Humble requests for listening to me whine and polishing advice (regarding Kaze)
QUESTION: Hi Paul,
Before i say anything, i make 3 sincere concessions:
1) You are by far the MOST honest salesperson with t' BEST customer service i've ever dealt with over the internet. If anyone i know intends to buy a sword i will literally stop him/her to consider your choices first
2) I am what people consider boneheads. Objective analysis/tallying shows that i have the combination of being: a)outspoken and b)without any solid evidence or even common sense. Pls do not be offended by my ignorance
3) I am unrealistically picky about even the smallest thing.
I bought a Kaze from you a year ago and it was the sweetest, most incident-free and QUICK deal i ever had. I was unable to open it until a few days ago, and when i did, i was immediately disappointed: it felt so, so unwieldy and heavy. But i said to myself, "Welcome to the real world, Caleb: you're no longer brandishing those wooden sword-models you've made, but REAL STEEL!" I also reminded myself that for a guy i am extraordinarily weak; eg i can't even bench-press 50lbs (something like that)
But i went to the mall and handled what i think is a Hanwei Tiger, and i instantly thought to myself, "There's the katana i was expecting!" It felt lighter, but more importantly, much, MUCH more able-to-change-directions. I looked up the specs, and it turns out that while Kaze is 2.9 lbs and indeed feels like 3 pounds, (btw, there seems to be a discrepancy on your site as to whether it's 2 pounds 9 ounces or 2.9 pounds) the Tiger is listed as 2.7 pounds (?) but feels like 2.2 pounds. No matter...
The main questions i wanted to ask was:
1) Be honest w/ me Paul (i'll keep buying your swords regardless): handling is not Kaze's strong suit, is it?
2) All the Katanas on your reviews that had its handling praised were around 2.2 lbs; you've never had a great-handling 3-lb katana, have you?
3) --most importantly--i am going to not only re-polish but re-geometry-ize my blade*. Do you have any idea as to how to improve the handling WITHOUT grinding the 2.9 pounding to a wimpish 2.2 pounds? (no, i'm not cutting Bo-hi's) Perhaps, your first reaction would be to increase its profile/distal taper(s), but my instinct actually tells me to REDUCE profile taper and grind the ~forte~ (first ~12" of blade from tsuka, as opposed to Monouchi) down so that i almost get a uniform-width Ha. The reason is, the centre of balance, at 6.5" off the tsuka, is okay to me. But it's just that, every time i swing the sword, the heaviest part that seems to stop direction changes is actually the meat in the forte. Any ideas?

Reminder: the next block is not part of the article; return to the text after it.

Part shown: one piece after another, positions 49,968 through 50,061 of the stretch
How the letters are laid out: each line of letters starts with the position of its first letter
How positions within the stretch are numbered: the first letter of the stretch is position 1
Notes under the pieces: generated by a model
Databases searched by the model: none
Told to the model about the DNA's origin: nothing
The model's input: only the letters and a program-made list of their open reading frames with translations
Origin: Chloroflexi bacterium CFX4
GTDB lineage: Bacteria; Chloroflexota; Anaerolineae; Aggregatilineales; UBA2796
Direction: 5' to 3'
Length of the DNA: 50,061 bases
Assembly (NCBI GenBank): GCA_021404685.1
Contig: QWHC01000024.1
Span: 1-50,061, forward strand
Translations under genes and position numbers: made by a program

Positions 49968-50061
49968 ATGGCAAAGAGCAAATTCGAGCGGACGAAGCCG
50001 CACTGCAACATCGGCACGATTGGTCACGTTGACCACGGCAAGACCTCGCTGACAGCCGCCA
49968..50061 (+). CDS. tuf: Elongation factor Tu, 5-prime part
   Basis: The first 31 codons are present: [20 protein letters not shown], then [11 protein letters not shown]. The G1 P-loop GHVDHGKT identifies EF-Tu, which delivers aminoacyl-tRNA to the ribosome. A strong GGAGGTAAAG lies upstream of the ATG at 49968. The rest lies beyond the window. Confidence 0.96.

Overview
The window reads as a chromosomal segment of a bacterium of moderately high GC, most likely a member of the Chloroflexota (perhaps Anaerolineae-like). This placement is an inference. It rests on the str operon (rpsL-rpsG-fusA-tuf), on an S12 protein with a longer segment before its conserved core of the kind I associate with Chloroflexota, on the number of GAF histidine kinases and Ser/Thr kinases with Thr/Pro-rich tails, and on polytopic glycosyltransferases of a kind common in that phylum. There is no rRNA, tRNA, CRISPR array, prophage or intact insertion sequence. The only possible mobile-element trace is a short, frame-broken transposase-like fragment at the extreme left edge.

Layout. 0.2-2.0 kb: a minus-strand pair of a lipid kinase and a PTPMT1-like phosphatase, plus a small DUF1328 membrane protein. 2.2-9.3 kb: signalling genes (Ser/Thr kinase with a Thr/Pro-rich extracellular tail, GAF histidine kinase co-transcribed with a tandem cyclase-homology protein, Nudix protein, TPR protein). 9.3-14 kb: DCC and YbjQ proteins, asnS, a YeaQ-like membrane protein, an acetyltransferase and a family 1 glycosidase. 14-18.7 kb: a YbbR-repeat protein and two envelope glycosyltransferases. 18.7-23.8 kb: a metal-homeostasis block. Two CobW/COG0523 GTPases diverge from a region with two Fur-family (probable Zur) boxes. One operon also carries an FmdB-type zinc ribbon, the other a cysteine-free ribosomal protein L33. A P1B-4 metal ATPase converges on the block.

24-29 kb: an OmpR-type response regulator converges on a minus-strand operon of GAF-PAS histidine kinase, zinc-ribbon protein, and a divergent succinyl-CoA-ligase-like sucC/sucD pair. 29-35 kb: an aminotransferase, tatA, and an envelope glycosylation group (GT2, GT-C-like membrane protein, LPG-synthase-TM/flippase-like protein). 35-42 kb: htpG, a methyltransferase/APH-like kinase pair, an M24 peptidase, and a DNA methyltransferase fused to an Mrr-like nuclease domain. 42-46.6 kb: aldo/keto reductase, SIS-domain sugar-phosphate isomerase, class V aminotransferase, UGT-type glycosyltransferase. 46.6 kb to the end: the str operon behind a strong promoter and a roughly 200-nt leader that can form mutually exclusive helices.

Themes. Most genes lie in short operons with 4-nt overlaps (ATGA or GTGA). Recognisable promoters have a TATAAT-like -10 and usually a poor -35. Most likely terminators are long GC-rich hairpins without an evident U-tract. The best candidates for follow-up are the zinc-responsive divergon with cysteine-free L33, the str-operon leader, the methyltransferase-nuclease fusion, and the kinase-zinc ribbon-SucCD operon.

* The reasons being: 1)The niku is execrably parabolic: flat towards the shinogi & rapidly convex, curving the terminal angle, that is the angle at the very edge of the edge, to as wide as ~40 degrees when the average angle of the whole Ha is ~25 degrees. 2) the Shinogi and Mune is dispicably curved, albeit the profile is reasonably straight: the shinogi-ji's width changes from 9/32" to 6/32" and back to 9/32" from Tsuka to Kissaki. 3)the bevel between Ha and Shinogi-ji is unacceptably rounded off. Nothing like sharp bevels of facetted crystal--which i give to my kitchen knives)
Still, the bottom line is: beautiful natural-hamon worth every cent i paid for it. Thanks for a great deal, Paul! And thanks for reading. Please, i'm dying for some advice.
ANSWER: Hi Caleb,
The thing about Katana is that both the Kaze and the Tiger are within historically accurate parameters. So what it boils down to is preference and style...
For me, I found that the Kaze was a very powerful cutter, and the balance on it is set so that it largely cuts by itself, as my friend in the video shows. But I have also handled swords like the Tiger and enjoy their speed (you don't need to spend $1,000 + on a tiger to get that same feeling, the new Hanwei Performance series Katana are very similar handling wise).
Anyway, as to changing the geometry and weight down to your preference, I think that the only way to do that would be to completely reshape the blade along the entire length to remove the weight from niku - doing it gradually to ensure that you do not end up with an undesired balance. The only way to know would be by very careful trial and error.
You might also want to experiment with different weight tsuba to see how that shifts the balance before doing any grinding...
Let me know how it goes.